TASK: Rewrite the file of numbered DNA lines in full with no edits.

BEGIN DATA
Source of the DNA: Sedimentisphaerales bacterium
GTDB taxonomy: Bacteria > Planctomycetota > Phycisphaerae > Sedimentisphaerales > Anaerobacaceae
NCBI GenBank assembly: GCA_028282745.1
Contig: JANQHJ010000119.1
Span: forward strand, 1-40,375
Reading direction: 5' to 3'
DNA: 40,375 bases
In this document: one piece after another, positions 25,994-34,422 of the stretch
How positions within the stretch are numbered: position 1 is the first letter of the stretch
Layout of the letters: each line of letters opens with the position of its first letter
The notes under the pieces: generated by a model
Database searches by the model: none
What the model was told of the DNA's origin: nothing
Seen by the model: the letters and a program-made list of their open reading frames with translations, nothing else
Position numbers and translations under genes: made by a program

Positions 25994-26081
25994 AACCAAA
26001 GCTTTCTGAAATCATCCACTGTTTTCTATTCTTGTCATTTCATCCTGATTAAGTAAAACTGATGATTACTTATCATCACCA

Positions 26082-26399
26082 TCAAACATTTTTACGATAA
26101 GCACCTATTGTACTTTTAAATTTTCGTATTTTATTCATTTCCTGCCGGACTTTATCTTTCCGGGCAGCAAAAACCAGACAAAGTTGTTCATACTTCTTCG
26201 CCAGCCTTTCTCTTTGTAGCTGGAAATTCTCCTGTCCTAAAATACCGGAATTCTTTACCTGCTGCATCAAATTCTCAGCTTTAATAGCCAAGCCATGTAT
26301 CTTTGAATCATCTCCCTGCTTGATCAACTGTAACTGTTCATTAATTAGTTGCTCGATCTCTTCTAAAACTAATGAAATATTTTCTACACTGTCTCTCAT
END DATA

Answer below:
Source of the DNA: Sedimentisphaerales bacterium
GTDB taxonomy: Bacteria > Planctomycetota > Phycisphaerae > Sedimentisphaerales > Anaerobacaceae
NCBI GenBank assembly: GCA_028282745.1
Contig: JANQHJ010000119.1
Span: forward strand, 1-40,375
Reading direction: 5' to 3'
DNA: 40,375 bases
In this document: one piece after another, positions 25,994-34,422 of the stretch
How positions within the stretch are numbered: position 1 is the first letter of the stretch
Layout of the letters: each line of letters opens with the position of its first letter
The notes under the pieces: generated by a model
Database searches by the model: none
What the model was told of the DNA's origin: nothing
Seen by the model: the letters and a program-made list of their open reading frames with translations, nothing else
Position numbers and translations under genes: made by a program

Positions 25994-26081
25994 AACCAAA
26001 GCTTTCTGAAATCATCCACTGTTTTCTATTCTTGTCATTTCATCCTGATTAAGTAAAACTGATGATTACTTATCATCACCA

Positions 26082-26399
26082 TCAAACATTTTTACGATAA
26101 GCACCTATTGTACTTTTAAATTTTCGTATTTTATTCATTTCCTGCCGGACTTTATCTTTCCGGGCAGCAAAAACCAGACAAAGTTGTTCATACTTCTTCG
26201 CCAGCCTTTCTCTTTGTAGCTGGAAATTCTCCTGTCCTAAAATACCGGAATTCTTTACCTGCTGCATCAAATTCTCAGCTTTAATAGCCAAGCCATGTAT
26301 CTTTGAATCATCTCCCTGCTTGATCAACTGTAACTGTTCATTAATTAGTTGCTCGATCTCTTCTAAAACTAATGAAATATTTTCTACACTGTCTCTCAT